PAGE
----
Children · Islamic Paedophiles · News

New Afghan resident convicted of sex offending twice, won’t be deported

In 2015 Sultan Ali Abdul Ali Akbari was jailed for two years and one month for five charges of indecent acts on girls aged 8 and 10 and indecently assaulting an 18-year-old.

New resident convicted of sex offending twice, won’t be deported

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A man who emigrated to New Zealand has been convicted twice for sex offending since his arrival in 2012 – including while on bail – but will not be deported if his record stays clean for the next five years.

The decision by immigration officials has been criticised, particularly as the man did not complete any rehabilitation programmes or offence-related courses in prison.

The Herald can reveal that Sultan Ali Abdul Ali Akbari arrived in New Zealand from Afghanistan in October 2012 on a resident visa.

In February 2013 Akbari indecently assaulted a woman and was convicted.

Then in 2015 he was jailed for two years and one month for five charges of indecent acts on girls aged 8 and 10 and indecently assaulting an 18-year-old.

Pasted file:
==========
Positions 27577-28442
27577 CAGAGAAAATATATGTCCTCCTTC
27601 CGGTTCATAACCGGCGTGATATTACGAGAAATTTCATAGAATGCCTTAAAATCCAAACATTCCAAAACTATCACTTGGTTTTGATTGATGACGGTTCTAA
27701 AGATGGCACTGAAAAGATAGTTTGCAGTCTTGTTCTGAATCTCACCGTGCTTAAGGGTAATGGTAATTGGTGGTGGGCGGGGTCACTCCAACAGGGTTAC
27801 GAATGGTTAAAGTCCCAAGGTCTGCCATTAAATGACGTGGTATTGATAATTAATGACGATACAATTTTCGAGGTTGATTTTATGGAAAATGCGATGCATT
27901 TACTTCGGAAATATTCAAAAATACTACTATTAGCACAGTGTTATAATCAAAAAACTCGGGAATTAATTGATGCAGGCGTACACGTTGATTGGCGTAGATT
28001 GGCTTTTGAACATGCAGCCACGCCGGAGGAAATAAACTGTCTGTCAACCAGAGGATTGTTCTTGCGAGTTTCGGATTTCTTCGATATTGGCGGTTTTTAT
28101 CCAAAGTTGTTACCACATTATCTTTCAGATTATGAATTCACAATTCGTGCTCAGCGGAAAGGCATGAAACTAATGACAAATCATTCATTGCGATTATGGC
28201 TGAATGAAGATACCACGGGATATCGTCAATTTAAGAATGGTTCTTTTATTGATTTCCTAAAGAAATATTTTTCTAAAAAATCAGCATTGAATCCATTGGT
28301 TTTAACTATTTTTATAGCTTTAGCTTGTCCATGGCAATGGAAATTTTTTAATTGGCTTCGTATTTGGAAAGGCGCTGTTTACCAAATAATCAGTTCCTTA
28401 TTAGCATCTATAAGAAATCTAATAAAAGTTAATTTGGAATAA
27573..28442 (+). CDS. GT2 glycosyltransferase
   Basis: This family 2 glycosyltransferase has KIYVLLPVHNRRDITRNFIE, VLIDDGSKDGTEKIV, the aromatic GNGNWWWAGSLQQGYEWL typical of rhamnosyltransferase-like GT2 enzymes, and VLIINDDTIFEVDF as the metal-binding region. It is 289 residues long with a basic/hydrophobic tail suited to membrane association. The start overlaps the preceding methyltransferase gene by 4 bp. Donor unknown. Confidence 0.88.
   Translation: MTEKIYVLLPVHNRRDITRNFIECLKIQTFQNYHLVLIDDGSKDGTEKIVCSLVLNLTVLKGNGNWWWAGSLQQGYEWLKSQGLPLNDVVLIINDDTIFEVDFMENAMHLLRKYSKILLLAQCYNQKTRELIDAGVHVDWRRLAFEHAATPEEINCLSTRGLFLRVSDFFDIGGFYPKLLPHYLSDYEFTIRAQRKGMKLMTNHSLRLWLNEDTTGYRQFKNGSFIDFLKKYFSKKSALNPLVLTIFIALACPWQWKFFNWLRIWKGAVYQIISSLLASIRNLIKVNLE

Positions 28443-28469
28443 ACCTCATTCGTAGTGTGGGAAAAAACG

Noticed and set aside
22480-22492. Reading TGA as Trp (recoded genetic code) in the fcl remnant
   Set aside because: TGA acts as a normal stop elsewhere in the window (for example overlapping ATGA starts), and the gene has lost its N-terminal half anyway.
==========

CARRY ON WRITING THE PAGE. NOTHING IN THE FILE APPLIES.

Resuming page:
That offending happened while Akbari was on bail awaiting trial on the 2013 charge.

At sentencing in the Auckland District Court a pre sentence report stated Akbari’s risk of reoffending was “moderate to high”.

“They assess your risk of harm as high – noting in particular an escalation in offending,” said Judge Kevin Glubb, also Akbari showed no remorse.

He imposed a sentence of two years and one month in prison, saying the offending was “serious”.

In January Akbari, now 58, was granted parole – despite the board finding that a lack of English had resulted in Akbari making “no progress” in prison.

He did not complete programmes to address his offending..

Despite that, the board agreed to release Akbari, saying the “support structures wrapped around” the sex offender and plans to keep him “safe from such future allegations arising” were factors likely to ensure he did not reoffend.

“We do not see his risk level improving by remaining in prison and are satisfied that it may regarded now as no longer undue,” convener Judge Paul Gittos said.

Akbari was released in February with a number of conditions that will remain in place until September including a curfew and not associating with young people unsupervised.

He is living with family in the wider Auckland area.

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